Each training course is limited to 50 participants.

All training courses will run in parallel.


A job in official Statistics is like working for Google and CNN at the same time!

The impact of statistics in the society and innovation
Marcel van der Steen
– Chief Innovation and Strategic Partnership Officer, NL

Vision on the future of official statistics

How to increase the impact of statistics for the society?
Correct data does not mean complete information
Innovation towards the future

Innovation 101

What is innovation?
Necessity to innovate?
Types of innovation (incremental vs radical, sustainable vs disruptive, closed vs open)
Government institutes and innovation

Bring theory to practice. Some examples.

Advanced Data Collection
Big Data

  • Sensor data in various applications                          
  • Satellite data
  • The added value and challenges of the integration of private data

Communication and Dissemination

  • Information Dialogue

Dissemination of Statistics and the role of the Media
Thomas Ruigrok – Director CBS Communication and News (CCN), NL

CBS and the Media

How to collaborate with the media so that statistics are visible to a wide audience.
How to make statistics ready for media – making data attractive

Communication Channels

How to use social media in dissemination (LinkedIn, Twitter, Instagram, Youtube and Facebook)
Why Facebook is not the right place to put your message as a Bureau for Statistics and why Linkedin and Twitter are perfect and Youtube is underestimated.


Create media spokespersons of your experts.
Creating a Newsroom for all or your news messages
The success of spreading news messages under embargo

Target audience:

Strategists responsible for vision, mission and prioritization (resource planning)

Directors / Managers who are responsible for innovation strategy and management

Directors / Managers who are responsible for communication and dissemination

Statisticians working in research, development and innovation

Everybody who wants to know more about creating and increasing added value

Suggested reading:

To be provided.

Facilitators/ Instructors (short biographical note):

Thomas Ruigrok
Editor-in-chief (deputy) at the Central Bureau of Statistics (CBS). He is responsible for the entire media strategy of Statistics Netherlands. In addition, he is leading the Creation and Media team.

Ruigrok worked for over 25 years as a journalist for various media organisations, including a number of TV current affairs programs on Channel One of the public broadcasting organization. There he worked as a political reporter and editor-in-chief. He also directed documentaries about politics and sports for Dutch television. As a writer he published ‘Van Rem-eiland tot RTL4’, 40 years of commercial television in the Netherlands.

Marcel van der Steen
Chief Innovation and Strategic Partnerships Officer at the Central Bureau of Statistics (CBS)

Marcel van der Steen obtained a Bachelor's Degree in Automotive Engineering at the University of Applied Sciences in Apeldoorn in 1984. In 1990 he graduated from the Technical University Eindhoven in the Netherlands, and received his Master's Degree in Mechanical Engineering. Furthermore, he graduated from the Rotterdam Business School in 2013 with a thesis on Radical and Disruptive Innovation Management and received his Master’s Degree in Business Administration (MBA).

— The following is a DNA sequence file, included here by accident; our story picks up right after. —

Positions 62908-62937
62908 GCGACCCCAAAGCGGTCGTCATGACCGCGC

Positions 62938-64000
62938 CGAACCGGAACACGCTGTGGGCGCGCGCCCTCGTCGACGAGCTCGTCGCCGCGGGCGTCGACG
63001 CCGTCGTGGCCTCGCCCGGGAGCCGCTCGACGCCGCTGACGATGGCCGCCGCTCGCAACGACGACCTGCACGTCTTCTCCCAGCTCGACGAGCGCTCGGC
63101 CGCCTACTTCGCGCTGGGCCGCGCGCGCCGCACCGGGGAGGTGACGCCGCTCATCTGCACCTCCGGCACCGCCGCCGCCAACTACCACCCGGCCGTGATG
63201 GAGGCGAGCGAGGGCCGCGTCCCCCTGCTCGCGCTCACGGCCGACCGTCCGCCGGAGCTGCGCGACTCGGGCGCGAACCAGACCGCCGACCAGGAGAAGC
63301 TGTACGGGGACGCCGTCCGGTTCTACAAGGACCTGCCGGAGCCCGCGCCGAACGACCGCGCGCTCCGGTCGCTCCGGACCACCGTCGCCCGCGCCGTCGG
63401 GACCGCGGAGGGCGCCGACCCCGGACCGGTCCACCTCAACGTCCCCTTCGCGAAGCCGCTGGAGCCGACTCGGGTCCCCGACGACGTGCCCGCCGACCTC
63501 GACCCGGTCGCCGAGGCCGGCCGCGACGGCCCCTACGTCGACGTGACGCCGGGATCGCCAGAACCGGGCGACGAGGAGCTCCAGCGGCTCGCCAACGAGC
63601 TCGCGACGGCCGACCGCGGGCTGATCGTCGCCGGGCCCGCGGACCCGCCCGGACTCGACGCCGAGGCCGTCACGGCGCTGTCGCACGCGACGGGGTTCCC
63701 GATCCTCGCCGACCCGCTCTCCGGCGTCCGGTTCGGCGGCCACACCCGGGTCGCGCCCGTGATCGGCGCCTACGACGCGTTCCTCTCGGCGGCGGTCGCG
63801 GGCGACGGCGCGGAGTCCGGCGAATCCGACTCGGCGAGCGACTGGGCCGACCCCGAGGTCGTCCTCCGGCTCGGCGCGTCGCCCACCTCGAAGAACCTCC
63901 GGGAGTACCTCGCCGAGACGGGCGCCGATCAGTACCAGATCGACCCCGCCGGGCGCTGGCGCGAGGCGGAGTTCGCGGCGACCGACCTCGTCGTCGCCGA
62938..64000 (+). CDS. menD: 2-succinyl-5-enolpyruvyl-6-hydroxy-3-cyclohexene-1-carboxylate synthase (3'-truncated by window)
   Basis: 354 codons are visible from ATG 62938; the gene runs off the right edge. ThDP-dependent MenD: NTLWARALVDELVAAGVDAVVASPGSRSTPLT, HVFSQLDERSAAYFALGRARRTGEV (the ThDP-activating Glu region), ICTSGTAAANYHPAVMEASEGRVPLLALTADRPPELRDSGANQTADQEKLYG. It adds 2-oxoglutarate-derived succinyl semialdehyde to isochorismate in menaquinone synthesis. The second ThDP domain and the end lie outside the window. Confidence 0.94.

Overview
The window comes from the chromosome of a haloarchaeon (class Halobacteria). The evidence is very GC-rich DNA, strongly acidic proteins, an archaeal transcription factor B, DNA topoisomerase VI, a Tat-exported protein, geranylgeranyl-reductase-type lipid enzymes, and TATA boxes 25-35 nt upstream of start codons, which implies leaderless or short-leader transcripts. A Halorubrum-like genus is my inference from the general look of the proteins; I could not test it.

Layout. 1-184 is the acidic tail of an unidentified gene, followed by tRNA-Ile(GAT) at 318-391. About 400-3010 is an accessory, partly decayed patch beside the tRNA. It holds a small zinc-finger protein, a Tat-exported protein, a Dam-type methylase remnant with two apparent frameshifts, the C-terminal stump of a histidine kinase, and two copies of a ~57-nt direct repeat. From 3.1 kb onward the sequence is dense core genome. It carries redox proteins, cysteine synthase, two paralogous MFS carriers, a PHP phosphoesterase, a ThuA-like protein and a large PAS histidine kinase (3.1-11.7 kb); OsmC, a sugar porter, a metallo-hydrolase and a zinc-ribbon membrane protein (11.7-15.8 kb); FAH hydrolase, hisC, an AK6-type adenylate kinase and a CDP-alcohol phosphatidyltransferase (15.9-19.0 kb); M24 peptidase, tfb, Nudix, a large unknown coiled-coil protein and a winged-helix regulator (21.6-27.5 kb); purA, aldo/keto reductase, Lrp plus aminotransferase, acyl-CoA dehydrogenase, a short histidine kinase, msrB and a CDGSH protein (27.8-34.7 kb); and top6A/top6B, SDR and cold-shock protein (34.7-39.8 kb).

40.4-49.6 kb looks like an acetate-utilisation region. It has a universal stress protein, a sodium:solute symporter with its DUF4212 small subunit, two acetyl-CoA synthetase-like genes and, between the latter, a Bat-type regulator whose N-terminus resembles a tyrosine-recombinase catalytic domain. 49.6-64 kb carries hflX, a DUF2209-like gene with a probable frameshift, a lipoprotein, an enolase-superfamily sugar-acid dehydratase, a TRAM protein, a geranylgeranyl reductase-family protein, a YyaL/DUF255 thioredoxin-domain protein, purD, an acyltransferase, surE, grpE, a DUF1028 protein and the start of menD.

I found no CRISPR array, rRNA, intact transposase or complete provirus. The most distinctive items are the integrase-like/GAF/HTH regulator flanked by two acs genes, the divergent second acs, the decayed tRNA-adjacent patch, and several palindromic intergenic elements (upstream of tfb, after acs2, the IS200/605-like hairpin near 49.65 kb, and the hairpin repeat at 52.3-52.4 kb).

Previously he has been working for 13 years in the automotive industry and was member of the Board of Directors of ENGVA (European Natural Gas Vehicle Association).

In 2005 he joined the Netherlands Forensic Institute (NFI) as Manager of Research and Development. On 1 February 2009 he became the Advisor to the Board of NFI.

In September 2015 he started working for CBS  to become the Manager of Innovation and Business Development responsible for the development of a vision based open innovation strategy. From 2019 he is the Chief Innovation and Strategic Partnerships Officer (CISPO).

Training material:

Quality Management in Official Statistics & Lean Transformation

Remi Prual, EE

Selected participants will be asked to take lead in group works.

Course description (incl. course objectives, course level (basic or advanced):

The course provides useful, both practical and theoretical advice on how to successfully manage the quality and implement well-known quality management approaches in public data valuation organisations such as coordinators of the national statistical systems and other national authorities involved in the production of the official statistics.

The objective is to demonstrate and explain how quality management and lean management approaches can be used to guarantee the quality and efficiency by rational design of the official statistics production systems and related capabilities. Common Quality Framework of the European Statistical System (ESS), related quality concepts and quality criteria, European Statistics Code of Practice and other commonly accepted and widely used quality methods and tools will be covered during the course. Lean management approaches will be presented for process analysis and group works during the course. Lean transformation is a term used to describe the strategic, tactical, and operational improvements that organisations undergo in order to create more value for their customers.

Participants will be expected to actively engage, and there will be opportunity for interactions both with the facilitators and other participants. For example, group works will be used to to ignite lively discussions and energise innovative thinking.

The course will enhance participants' knowledge about quality management in official statistics, related quality concepts, ESS quality criteria, the ESS Common Quality Framework, quality management models and methods used to monitor, assess, communicate and improve quality of official statistics.